By The Rev. Sherry Deets

24 Pentecost: Proper 27 – November 11, 2012

Mark 12:38-44

Today, in our gospel story from Mark, Jesus offers us the widow as a model of faith. He warns us against the corrupt scribes for their selfishness and crime. In doing so, he presents us with characters of two types. The corrupt scribes are concerned with gaining power over other people in order to enrich themselves. The widow, on the other hand, surrenders power over herself in order that God may work through her. She trusts God.

It would be one thing if we could leave this story as simply character sketches of two types of people. But the story is not so safe as that. Jesus is pointing to two roads that lay in front of each and every one of us, regardless of our place in society, our role in the church, or our income level. Each of us can become the corrupt scribe, someone whose life misses the mark. Or we can become the widow, a person of radical faith.

The widow seeks no power over anyone in order to better her situation. By her gift, small as it is, she seeks to serve God. And though its cash value is slight, the gift is enormous, because it is everything she’s got. She’s not looking to fill the emptiness in herself by stealing from others. She’s looking to fill that emptiness by opening herself to God. She wants no power over others to gain consolation prizes. Instead, with the toss of those coins, she surrenders power over herself in order that God may work through her. She’s a person of radical faith.

There are two choices: misuse power over others in order to enrich yourself, or surrender power over yourself so that you may truly serve God. One’s the way to death. The other’s the way to life.

Jesus not only talked about the way to life, but he followed it through his cross and resurrection, and he invites us to join him and that widow in the temple in being people of radical faith.

So what am I getting at this time? In order to surrender power over ourselves, or to put it another way, to empty ourselves, we need to be able to trust God. Emptying asks that we have a willingness to grow. It also asks that we trust God with our lives, that we believe God is for us and not against us, that we trust God not to abandon us in our time of need. Trust is the foundation of love.

Joyce Rupp shares: St. Teresa of Avila prayed that she would let God be enough for her. There are many times when I find this notion extremely challenging. When I have times of emptiness I sometimes ask God: “Are you enough for me? Can I be satisfied with just having you and not having whoever or whatever is being emptied out of my life?” I do want God to be enough for me so that I do not go seeking for things to take the place of this Loving Presence in my life, but it is easy to waver and to doubt that “God is enough” in my moments of insecurity or pain. It’s a crazy thing, but as much as I find myself longing for God it is sometimes excruciating to have nothing but God.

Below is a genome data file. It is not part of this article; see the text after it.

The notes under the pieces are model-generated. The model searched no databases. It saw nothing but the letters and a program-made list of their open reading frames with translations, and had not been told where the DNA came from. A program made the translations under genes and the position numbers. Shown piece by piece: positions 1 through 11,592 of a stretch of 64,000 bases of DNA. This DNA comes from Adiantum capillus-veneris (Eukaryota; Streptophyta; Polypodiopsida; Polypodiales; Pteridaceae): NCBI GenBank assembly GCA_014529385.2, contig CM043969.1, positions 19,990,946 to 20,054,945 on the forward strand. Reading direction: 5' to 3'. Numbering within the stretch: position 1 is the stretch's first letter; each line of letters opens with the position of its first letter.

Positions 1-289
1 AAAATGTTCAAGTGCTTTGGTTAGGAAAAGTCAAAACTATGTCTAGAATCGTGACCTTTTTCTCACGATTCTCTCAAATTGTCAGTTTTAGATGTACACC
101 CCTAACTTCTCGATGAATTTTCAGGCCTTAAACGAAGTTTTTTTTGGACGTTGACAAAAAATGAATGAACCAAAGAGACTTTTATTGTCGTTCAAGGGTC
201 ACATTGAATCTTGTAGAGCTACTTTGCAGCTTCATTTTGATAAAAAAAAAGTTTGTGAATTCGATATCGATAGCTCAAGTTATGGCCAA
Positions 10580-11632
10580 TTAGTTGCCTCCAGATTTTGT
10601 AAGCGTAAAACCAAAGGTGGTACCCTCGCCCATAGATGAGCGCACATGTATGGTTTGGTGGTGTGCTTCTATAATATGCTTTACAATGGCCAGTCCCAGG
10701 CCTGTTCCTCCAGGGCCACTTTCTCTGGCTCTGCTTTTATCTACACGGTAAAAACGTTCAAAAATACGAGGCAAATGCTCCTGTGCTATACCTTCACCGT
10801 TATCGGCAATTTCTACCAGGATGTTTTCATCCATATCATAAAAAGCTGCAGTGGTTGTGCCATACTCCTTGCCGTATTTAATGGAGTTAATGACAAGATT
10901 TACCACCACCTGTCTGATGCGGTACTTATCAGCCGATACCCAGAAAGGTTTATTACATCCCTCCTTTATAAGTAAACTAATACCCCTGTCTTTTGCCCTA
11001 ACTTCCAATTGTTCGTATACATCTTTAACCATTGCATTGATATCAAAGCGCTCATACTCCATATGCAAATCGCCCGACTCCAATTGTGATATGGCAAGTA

When Joyce Rupp was lying on her back, waiting to be wheeled into surgery, she learned a lot about her need to trust God. There were many unknowns about what the operation would reveal and I had been very anxious about the situation. I wanted to be filled with answers instead of empty questions. As I lay there wishing that I was any place but in a hospital, words of surrender formed in my spirit. I was able to truly pray: “Into your hands, I surrender my life.” As I did this, a most profound peace came over me. In that graced moment I completely placed my trust in God and let God be enough for me. I knew then that whatever happened, it would be alright because God was with me.

Trusting God with our lives can be difficult because we often feel vulnerable when emptying happens. Yet the more we are at home with God, the more we can let go of our fears. Today is a good day to think about “trust”.

Rupp also tells of a time when she was four or five years old and visited the home of great-aunt Ida. I always looked forward to these visits because she was a wonderfully kind and generous woman. I can still see vividly how, on this particular day, she took her coin purse out, unzipped it, and put all the pennies into my hand. I don’t remember how many pennies there were but my small hand could hardly hold all of them. The bounty of those few pennies sent me into a tizzy of happiness.

I feel that same way with God’s generosity to me. I am ever amazed at how God keeps on extending care and kindness to me no matter how I feel or think, no matter what mood I am in, no matter how loving or nasty I am. God keeps offering welcoming love and abiding peace to me. God is quite astounding. This Divine Being is a limitless lover, always filling the small hands of my life with grace and goodness, always enriching my life with all that I need for my spiritual path. In a way, God’s love is like having a “bottomless cup.” I can drink and drink from the abundance of God and there is still more love to be poured into my heart.

When I lean back and reflect upon the gifts I have in my life, I realize that the generosity of God is beyond my comprehension. Nothing I could ever do would “earn” all of these gifts that are freely and lavishly given.

Today, the widow is our symbol of radical faith. This week, the widow’s challenge to us all is to reflect on the cup of our life. Empty the cup and sit back, pray. Let an empty cup remind you of your desire to received God’s love. Let God be enough for you. Embrace God’s love for you as you watch your cup overflow.

A prayer based on one by St. Teresa of Avila: Let nothing disturb me nothing frighten me. Let nothing take away my peace. May I wait with trust, with patience, knowing you will provide for me. I lack for nothing in you, God. You are my strong foundation. You are enough for me. Amen.

Copyright 2008-2012 Episcopal Church of the Trinity.

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